But Sumerian civilization was built upon another culture, known today as the Ubaid, they probably didn't call themselves that. The Ubaid vanished, the Sumerians took over their cities, maybe they took their stories as well. The Akkadians, who came after the Sumerians took the Sumerians' stories. It's obviously what people do.

Perhaps the people known to the Greeks as Phoenicians were the Ubaid who preceded the Sumerians and provided them with the story of the flood. Which had nothing at all to do with the Sumerians directly.

According to the Greeks, the Phoenicians claimed to have come from the shores of the Erythrean Sea, a place I believe refers to anywhere water touches the Arabian Peninsula and Iran.

Another reason I don't think the flood story is native to the Sumerians is because when the flood came it took the occupants of the ark somewhere else, the Sumerians who told the story hadn't gone anywhere. they lived in the same place and cities they always lived in.

[edit on 5-1-2009 by huckfinn]



posted on Jan, 5 2009 @ 06:53 PM
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That's not really true...the world is full of Flood stories and I only use the name Phoenician because it was made popular by the Greeks. Who called them that, they never called themselves that. My use of it shouldn't suggest that I think they were called that in 3000 b.c., when no Greeks existed, as we remember them.


Actually that is true. Just because the world is full of flood stories doesn't mean that any or all of them are THE flood story. You've answered your own question as the Greeks are the ones who gave the peoples we know as Phoenicians their name. Regardless of what the peoples we know as Phoenicians were called or whether they were seafarers from the start, the first mentionings of them in that context don't occur until later, AFAIK.




Another reason I don't think the flood story is native to the Sumerians is because when the flood came it took the occupants of the ark somewhere else, the Sumerians who told the story hadn't gone anywhere. they lived in the same place and cities they always lived in.


Its called literary license, notice the similarities and differences between the stories of Utnapishtim, Atrahasis and Ziusudra. Each version reflects the beliefs of their differing cultures.

[Edit to add the last paragraph]

cormac


[edit on 5-1-2009 by cormac mac airt]



posted on Jan, 5 2009 @ 07:00 PM
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And another reason I don't think the Sumerians, or the Hebrews for that matter, are the original authors of the Flood stories...

The Phoenicians are known for creating our alphabet. Apparently they perfected and exported throughout the western world what Sumerians are generally given credit for first using. As it is known that the Ubaid had a written language, it is likely to me that it was the Phoenicians/Ubaid who taught the Sumerians how to use the written word along with the concept of literature by sharing their stories with them.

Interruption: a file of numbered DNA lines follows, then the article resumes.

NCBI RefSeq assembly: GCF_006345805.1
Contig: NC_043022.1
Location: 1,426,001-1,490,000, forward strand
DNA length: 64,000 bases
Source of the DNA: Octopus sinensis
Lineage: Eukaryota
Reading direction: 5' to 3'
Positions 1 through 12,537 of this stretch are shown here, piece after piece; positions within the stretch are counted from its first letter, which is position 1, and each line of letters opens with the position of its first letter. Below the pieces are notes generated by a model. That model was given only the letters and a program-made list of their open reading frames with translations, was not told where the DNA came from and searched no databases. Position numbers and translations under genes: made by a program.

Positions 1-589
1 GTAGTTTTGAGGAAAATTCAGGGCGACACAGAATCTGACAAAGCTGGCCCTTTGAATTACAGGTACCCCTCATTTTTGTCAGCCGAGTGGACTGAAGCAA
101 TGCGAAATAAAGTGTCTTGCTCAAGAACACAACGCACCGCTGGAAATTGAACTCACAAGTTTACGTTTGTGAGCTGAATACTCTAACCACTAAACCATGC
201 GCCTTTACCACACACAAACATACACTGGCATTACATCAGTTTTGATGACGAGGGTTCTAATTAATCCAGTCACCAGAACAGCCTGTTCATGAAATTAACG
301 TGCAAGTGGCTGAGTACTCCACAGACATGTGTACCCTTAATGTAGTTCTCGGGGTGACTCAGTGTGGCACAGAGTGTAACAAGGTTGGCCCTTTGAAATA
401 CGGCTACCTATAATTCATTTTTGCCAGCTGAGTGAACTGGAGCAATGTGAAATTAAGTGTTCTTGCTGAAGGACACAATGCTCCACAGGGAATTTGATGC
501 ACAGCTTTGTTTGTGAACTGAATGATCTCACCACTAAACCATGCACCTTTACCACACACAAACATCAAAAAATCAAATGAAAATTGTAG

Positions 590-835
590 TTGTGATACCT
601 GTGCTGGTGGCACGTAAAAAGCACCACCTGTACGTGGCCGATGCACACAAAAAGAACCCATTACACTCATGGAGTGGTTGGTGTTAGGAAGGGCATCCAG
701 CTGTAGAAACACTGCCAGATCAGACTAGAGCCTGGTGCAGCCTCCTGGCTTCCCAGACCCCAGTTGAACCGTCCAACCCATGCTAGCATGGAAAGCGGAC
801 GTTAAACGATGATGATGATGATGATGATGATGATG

I don't think the Sumerians or the Hebrews versions are original but inherited from another more ancient people who are the actual subjects of the stories they told.



posted on Jan, 5 2009 @ 07:21 PM
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The Phoenicians are known for creating our alphabet.


Yes.




Apparently they perfected and exported throughout the western world what Sumerians are generally given credit for first using.


Sumerians (first written language) and Phoenician alphabet (ancestral to our own) are not the same things. The Sumerians had their own alphabet, it just wasn't ours.




As it is known that the Ubaid had a written language.....


Interesting if true. Where is this know?




......it is likely to me that it was the Phoenicians/Ubaid who taught the Sumerians how to use the written word along with the concept of literature by sharing their stories with them.


You do realize you're mixing apples and oranges here, don't you?

cormac



posted on Jan, 5 2009 @ 07:39 PM
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My only point is that neither Sumerian or Hebrew are the sources of this story, but 2 groups among many that adopted the story, took "literary license" and passed it off as their own. And that the Sumerians didn't get there version from the Hebrews and the Hebrews didn't get theirs from the Sumerians, but that a third version pre-dating both Sumerians and Hebrews exists somewhere and perhaps that will prove to be the source document/clay tablet.